The pace of change is one of the most difficult adjustments. MNCs diligently develop strategy first, and execution starts from the top. In a founder-led company, there is less focus on strategy and more emphasis on execution as well as trial and error. One attendee commented that a common scenario is for the CEO to set a plan in the morning and then follow up on progress on said plan that evening.

It’s also a type of culture where work is valued at the cost of almost everything else. Some event attendees noted that working hard is necessary for founder-led companies to survive the constant and numerous changes. Others said this type of unbalanced work-life structure is not sustainable for less established companies. 

Despite some of the challenges, many MNC executives are drawn toward the positive sides of working in a founder-led company. They like the idea of being bigger contributors to the local economy, having more decision-making power, and the ability to grow their leadership skills by working in a company that empowers a different employee mindset. They are also often enticed by the strong team culture in founder-led companies.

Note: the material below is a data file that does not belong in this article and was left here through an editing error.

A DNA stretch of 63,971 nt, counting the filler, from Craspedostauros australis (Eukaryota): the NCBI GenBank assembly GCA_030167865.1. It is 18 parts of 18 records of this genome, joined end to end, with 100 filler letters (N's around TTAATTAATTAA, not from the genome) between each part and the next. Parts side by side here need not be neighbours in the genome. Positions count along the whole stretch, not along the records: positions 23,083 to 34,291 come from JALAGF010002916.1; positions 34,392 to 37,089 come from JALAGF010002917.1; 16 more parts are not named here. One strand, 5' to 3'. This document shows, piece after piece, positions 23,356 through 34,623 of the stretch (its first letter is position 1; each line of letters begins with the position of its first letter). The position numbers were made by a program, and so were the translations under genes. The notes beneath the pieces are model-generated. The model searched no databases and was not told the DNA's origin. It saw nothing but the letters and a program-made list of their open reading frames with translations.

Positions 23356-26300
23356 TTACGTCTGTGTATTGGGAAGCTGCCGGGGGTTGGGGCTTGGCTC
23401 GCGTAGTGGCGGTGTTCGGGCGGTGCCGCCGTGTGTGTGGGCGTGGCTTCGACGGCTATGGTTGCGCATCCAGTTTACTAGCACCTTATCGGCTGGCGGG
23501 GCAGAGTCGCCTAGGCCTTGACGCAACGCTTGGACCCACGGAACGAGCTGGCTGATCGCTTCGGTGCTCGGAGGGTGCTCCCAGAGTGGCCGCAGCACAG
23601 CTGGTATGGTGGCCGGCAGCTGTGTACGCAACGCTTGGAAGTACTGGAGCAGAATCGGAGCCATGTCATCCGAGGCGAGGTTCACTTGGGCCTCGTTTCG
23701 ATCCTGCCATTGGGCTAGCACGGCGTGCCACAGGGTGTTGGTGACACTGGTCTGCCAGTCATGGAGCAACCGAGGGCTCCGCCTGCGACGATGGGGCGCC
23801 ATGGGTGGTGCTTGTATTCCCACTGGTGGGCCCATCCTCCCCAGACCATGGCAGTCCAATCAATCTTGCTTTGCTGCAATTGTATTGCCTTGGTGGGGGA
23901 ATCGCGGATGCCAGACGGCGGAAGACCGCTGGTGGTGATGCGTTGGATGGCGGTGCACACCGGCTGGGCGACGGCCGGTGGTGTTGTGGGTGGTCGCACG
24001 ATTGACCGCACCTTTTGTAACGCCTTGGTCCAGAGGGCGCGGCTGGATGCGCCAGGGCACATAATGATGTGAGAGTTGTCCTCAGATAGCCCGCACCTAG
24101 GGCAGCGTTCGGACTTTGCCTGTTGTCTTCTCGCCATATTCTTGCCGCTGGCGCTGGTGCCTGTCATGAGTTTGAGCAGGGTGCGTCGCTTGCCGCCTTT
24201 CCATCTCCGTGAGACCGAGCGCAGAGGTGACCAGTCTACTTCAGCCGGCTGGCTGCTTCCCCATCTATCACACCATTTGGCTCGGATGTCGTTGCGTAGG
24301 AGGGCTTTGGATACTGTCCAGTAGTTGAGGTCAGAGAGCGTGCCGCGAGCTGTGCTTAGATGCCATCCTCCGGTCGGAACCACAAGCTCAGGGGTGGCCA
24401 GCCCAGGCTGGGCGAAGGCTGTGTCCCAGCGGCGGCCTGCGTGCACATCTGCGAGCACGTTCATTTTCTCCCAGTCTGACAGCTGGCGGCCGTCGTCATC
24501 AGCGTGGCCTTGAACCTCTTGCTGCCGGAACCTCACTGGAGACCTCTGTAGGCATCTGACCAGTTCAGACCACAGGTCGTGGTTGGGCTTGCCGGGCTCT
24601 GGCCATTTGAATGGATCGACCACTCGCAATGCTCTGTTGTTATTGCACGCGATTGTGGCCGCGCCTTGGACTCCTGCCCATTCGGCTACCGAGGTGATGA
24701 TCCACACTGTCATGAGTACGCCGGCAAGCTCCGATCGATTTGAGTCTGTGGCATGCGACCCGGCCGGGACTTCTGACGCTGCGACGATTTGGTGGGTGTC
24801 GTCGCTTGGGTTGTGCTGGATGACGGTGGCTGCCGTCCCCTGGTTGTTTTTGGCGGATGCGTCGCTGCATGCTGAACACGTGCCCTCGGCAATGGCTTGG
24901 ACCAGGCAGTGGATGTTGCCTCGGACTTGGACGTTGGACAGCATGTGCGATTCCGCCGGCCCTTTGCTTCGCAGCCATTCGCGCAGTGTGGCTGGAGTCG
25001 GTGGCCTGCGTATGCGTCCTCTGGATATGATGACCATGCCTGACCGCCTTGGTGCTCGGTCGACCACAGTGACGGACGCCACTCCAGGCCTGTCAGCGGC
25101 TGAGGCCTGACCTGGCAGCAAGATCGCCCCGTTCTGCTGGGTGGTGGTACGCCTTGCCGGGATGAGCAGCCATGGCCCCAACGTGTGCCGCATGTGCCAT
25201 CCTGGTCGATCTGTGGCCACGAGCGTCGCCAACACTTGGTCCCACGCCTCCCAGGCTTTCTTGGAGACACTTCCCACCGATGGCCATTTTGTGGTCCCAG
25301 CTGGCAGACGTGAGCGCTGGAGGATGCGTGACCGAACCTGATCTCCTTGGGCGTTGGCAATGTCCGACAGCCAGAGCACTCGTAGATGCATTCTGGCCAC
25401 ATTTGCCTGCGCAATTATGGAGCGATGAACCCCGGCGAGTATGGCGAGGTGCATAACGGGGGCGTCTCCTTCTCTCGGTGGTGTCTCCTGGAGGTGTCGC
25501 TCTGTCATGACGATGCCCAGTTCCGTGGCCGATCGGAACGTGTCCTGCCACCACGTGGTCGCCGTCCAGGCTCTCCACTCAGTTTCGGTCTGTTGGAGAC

Adapting to a New Way of Working

Both founder-led companies and the leaders joining from MNCs need to adapt some of their methods in order to work in harmony. Companies must ensure they are building a corporate structure that helps to better align key company objectives and incentivize employee performance in a better way. They also must identify emerging leaders with high potential early on by asking: 

  •  Is this individual curious and intent on improving his or her skills and knowledge?
  •  Can this person analyze data, draw conclusions, and use it to drive behavior transformation?